I was reading Paul Chaney’s blog post on Social Media Today this morning in which he thinks that there is a serious reduction on the number of comments flowing into blogs and he’s right. the quality is going down as well as the quantity. Part of the reason is that we now have more ways to access the writers of blog posts. Namely through Twitter, Plurk, Pownce et al. I basically told Paul “thats great that we can do that, but now our conversations are somewhat muted and shorter”.
Does that mean that blogging is dead or dying? That we need a lesson in blogger ethics? No.
But as I thought about this more and looked at some of my posts and my comments on other blogs. I make a concerted effort to engage others. I’m not sure what the requisite amount of replies or back and forths are required between writer and reader, but I personally think that there is an expected return on the comment expected. Maybe. A requisite expectation if you will. But what I’m starting to see is smuggness and a “I started it, contributed some, and thats sufficient, attitude” starting to permeate some really good blogs. I’m also seeing really nice blogs, with some decent content, and some history, tailing off with posts, and an otherwise obvious downtick in effort.
What this tells me is that, perhaps that blog strategy or the author, have gone in another direction. What this tells me is that you can’t finish what you started. It tells me you are not practicing what you preach. It tells me that if you are a PR or a marketing person, no way in hell am i going to work with you. You started the race and you can’t finish it. You built the frame but you can’t put up the walls, the roof and anything else. You’ve done a half fast job and it shows.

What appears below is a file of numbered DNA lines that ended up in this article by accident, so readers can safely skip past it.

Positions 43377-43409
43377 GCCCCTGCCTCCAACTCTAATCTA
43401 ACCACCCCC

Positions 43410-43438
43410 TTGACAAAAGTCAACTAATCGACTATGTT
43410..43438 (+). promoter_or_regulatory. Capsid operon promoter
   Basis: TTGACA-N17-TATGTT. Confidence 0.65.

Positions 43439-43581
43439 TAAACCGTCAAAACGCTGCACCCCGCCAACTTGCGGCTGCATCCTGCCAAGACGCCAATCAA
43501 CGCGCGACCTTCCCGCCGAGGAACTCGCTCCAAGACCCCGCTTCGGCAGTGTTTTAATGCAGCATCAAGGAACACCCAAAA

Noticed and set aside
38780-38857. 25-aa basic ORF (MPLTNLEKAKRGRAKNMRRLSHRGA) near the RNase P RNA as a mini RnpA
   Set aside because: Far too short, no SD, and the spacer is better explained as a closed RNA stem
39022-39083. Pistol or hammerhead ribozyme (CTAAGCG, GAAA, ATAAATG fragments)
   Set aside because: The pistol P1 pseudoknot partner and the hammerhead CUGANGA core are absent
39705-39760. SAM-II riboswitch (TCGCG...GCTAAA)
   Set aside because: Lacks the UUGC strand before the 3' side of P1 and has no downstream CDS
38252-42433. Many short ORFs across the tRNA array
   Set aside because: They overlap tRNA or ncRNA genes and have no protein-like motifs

Or maybe just maybe, Twitter is now cutting into our desire to comment?
Or… You’ve written a good blog post but you can’t comment or respond to the people who have made the effort and done the same to your post. I know you can comment via email, or Twitter, and maybe you have, but if we’re to extend the conversations beyond a micro-blogging platform and bring them back to blogs, we need to see that you have a vested interest in your blog post and you’re not posting just for attention or link juice, or extending the conversation privately.
The bottom line is you started it, now finish it with transparency and efficacy. We’re still watching we’re still reading.
“… if we’re to extend the conversations beyond a micro-blogging platform and bring them back to blogs, we need to see that you have … interest in your blog post and you’re not posting just for … link juice … .”
But don’t you think, inorder to start a conversation, there has to be a given amount of ‘attention’ in place?
Great topic. There’s definitely a link between micro-blogging and the decrease in blog post activity. Hearing “I don’t blog anymore since being on Twitter” is a fairly common thing to hear.
I think that “intimacy” is also a factor. If you’ve been following someone on Twitter, let’s say, you really do get to know a lot about that person. So as a commenter, you have many more insights than someone who stumbles across the blog or even someone who has read the blog for a while.
This issue came up just yesterday where I read someone’s blog post and tried to come up with a comment, but I “knew too much” about the person. In addition, this was posted to a major third party news blog so other issues came into play.
I ended up sending the author a 40 character tweet on Twitter instead.
@Allan, attention as in to, “before I start a conversation with you, I have to know you?” Please explain.
@Jesse That’s a great point, Twitter is increasing the intimacy factor.
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